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Tóibín: Clinically discharged patients ‘trapped in hospitals’ due to lack of step-down supports

Aontú’s Peadar Tóibín has told a Dáil debate on Home Care that the state is spending up to €170 million on providing hospital beds to clinically discharged patients who are being forced to remain in hospital due to a lack of step-down supports. 

Figures show that up to 6,000 people in Ireland are waiting for a carer, some in hospital and either unable to return home, or moved to a nursing home, because they cannot remain in their own homes without support.

The Meath West TD said that research undertaken by his party on the issue exposed a health service that is “dysfunctioning at great costs to patients and to the state”.

The Aontú leader said: “This year Aontú researched the number of medically discharged patients who should be discharged from hospitals but are being forced to stay in hospital because of a lack of suitable step-down supports. 

“The information that Aontú found out was incredible and shows a health service that is dysfunctioning at great cost to patients and to the state”.

Deputy Tóibín said that his party established that on any given day, there were as many as 536 patients in Ireland who no longer needed to remain in hospital but were still occupying a hospital bed due to a lack of home care and additional step-down supports which would allow them to return home.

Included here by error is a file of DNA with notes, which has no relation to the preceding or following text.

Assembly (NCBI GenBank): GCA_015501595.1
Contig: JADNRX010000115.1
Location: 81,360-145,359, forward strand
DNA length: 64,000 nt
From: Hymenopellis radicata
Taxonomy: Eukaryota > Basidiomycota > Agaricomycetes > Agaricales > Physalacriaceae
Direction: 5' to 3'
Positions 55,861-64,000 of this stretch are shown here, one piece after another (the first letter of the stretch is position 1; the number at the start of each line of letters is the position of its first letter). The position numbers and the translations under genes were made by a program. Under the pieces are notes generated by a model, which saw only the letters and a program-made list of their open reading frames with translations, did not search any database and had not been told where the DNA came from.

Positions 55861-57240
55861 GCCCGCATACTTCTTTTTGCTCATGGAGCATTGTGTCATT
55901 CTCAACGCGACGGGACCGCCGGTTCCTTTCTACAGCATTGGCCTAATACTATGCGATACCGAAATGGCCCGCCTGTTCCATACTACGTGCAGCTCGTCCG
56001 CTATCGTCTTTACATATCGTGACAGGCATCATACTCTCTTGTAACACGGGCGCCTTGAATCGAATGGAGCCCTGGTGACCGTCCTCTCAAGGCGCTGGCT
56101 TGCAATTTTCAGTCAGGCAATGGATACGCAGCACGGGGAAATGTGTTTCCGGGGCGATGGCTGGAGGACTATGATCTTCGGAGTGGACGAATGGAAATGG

He said this situation “is shockingly damaging for the hundreds of patients directly affected” and also “incredibly damaging” to those who are sick but cannot access a hospital bed when needed.

Mr Tóibín continued: “The HSE advised in 2019, that the average daily running cost of an in-patient hospital bed across acute hospitals is €878 per night. If there are 536 people in hospital beds that don’t need to be [there], that means it’s costing the state €470,608 or €½ million a night to provide beds for those who don’t need them.  

“If these figures are repeated over each night of the year and we have no reason to suspect that they are not, there is as much as €171m being spent in providing beds for clinically discharged beds,” he said.

Speaking in the Dáil, he said such a situation was “phenomenal”, even for a health service executive which routinely provides “a master-class in dysfunction”.

“That’s phenomenal Minister. Even for the HSE which often provides a master classes in dysfunction, that €171m would be spent on hospital beds for people who don’t need them,” he said.

“Imagine how far that €171m would go in terms of Home Care and other step-down facilities where it would actually have a beneficial outcome for patients?”

He added that the human cost inflicted by the situation is “unquantifiable”, highlighting how some patients remained in hospital for more than a year, with one patient who had been clinically discharged forced to stay in hospital for a period of 18 months to two years.

“Seventeen of the patients I investigated were in hospital despite being clinically discharged, for between 6 and 12 months. Ten of the patients Aontú learned of were clinically discharged more than a year and one for 18 months to two years. The human cost of this is unquantifiable.